How humans live:
Baby is born (healthy and able-bodied…. or not) and is totally dependent for one year.
If able-bodied, the baby develops and with nurturing, enters school.
Child may have an allergy, asthma, ADHD or a broken leg from learning to ski.
In secondary school, child may require treatment for mental illness/anxiety and express feelings of loneliness.
In university, grown child may use drugs for enhanced study ability, to self-medicate anxiety or for recreation.
Adult is employed, marries and has child. Child may or not be healthy.
Adult’s partner is diagnosed with cancer which goes into remission after intensive treatment.
Adult’s mother-in-law diagnosed with early onset Alzheimer’s.
Adult’s teen child suffers neck injury in car crash, requiring ongoing treatment for one year.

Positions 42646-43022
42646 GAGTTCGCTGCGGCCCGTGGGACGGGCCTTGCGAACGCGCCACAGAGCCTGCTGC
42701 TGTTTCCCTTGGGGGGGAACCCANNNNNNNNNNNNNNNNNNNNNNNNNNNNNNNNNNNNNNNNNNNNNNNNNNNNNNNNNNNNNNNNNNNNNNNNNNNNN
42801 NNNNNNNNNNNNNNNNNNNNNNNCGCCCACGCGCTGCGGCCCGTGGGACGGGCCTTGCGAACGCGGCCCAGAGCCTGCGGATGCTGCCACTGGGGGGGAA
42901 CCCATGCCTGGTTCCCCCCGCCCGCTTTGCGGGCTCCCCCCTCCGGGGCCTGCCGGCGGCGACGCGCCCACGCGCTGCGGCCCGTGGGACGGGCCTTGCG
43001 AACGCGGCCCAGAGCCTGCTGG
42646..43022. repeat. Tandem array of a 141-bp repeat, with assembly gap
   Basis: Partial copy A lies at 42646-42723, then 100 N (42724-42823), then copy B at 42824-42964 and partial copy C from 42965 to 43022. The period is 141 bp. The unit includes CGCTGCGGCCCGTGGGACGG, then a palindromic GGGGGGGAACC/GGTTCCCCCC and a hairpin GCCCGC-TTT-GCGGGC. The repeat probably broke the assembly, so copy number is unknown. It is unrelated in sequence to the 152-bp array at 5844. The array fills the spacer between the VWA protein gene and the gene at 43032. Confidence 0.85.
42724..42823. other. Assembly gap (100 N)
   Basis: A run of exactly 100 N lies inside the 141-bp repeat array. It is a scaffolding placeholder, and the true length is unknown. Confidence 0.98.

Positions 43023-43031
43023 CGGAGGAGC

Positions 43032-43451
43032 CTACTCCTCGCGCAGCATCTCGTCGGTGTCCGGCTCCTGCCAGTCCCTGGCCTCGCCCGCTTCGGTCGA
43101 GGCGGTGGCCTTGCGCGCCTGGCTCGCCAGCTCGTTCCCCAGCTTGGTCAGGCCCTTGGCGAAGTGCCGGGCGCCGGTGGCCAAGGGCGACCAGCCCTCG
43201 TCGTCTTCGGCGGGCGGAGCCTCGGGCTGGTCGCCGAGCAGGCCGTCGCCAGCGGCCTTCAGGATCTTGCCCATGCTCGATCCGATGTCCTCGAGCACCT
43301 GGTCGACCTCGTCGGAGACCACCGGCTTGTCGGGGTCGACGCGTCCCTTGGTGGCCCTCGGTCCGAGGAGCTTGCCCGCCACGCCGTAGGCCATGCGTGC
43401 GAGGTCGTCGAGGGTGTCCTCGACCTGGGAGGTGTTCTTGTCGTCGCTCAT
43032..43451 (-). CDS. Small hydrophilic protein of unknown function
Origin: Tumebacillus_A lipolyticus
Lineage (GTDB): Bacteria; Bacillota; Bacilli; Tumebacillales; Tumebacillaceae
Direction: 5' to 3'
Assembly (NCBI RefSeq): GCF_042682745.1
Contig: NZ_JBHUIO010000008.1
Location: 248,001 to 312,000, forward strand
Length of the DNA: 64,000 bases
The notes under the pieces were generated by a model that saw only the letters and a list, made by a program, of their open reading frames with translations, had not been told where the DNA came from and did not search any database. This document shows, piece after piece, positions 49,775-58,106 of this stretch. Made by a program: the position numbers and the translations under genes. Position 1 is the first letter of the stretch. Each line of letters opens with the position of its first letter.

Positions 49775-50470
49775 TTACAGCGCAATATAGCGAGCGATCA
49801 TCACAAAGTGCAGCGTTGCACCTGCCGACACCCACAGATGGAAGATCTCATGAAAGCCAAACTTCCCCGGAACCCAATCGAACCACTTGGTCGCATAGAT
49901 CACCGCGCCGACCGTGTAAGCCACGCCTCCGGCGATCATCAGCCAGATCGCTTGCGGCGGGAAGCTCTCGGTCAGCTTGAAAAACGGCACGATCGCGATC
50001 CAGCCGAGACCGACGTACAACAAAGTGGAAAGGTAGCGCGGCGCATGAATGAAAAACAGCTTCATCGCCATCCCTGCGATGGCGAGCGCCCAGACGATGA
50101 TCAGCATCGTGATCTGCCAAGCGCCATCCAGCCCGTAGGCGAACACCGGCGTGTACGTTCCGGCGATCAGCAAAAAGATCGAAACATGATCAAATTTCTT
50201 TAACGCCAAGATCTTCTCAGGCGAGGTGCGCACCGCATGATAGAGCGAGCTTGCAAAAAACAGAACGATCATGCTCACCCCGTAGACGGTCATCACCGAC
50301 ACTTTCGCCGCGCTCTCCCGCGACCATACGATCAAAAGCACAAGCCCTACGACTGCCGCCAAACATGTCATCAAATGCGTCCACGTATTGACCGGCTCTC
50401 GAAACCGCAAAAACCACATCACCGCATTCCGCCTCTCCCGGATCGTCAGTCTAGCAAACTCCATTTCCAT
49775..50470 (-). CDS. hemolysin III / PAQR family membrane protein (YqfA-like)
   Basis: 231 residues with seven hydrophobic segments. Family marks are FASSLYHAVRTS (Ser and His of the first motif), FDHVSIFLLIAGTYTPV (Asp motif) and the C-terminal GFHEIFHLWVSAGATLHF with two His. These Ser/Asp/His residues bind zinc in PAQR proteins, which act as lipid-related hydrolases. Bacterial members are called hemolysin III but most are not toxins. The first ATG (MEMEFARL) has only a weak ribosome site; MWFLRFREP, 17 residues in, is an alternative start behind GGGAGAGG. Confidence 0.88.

Adult retires from work.
Adult’s parents become infirm and require daily phone calls and weekly visits. Parents are moved into care home.
Parents and in-laws require intensive care until they die.
Adult suffers heart attack and adjusts life style. Cancer recurs in spouse.
And so it goes.
NB: If the first baby is born with significant disabilities, intensive care will be provided over the lifetimes of all concerned.
You get the idea. Throughout our lives, we are constantly in need of care, or we are giving care. We care for our babies, our children, our parents, our sisters and brothers and for our neighbors. We care for our friends, our co-workers, our clients, our bosses and sometimes strangers.
We need to collectively realise that giving and receiving care is part of life. And we need to begin making it easier. It should be easier to do what is natural and what is right. It shouldn’t be so difficult, so lonely and so unsupported. A very clever colleague recently remarked, “We have social networking. So now, what we need is care networking.”
We can change to make a better world for caregivers and their loved ones. I know it. Let’s begin today.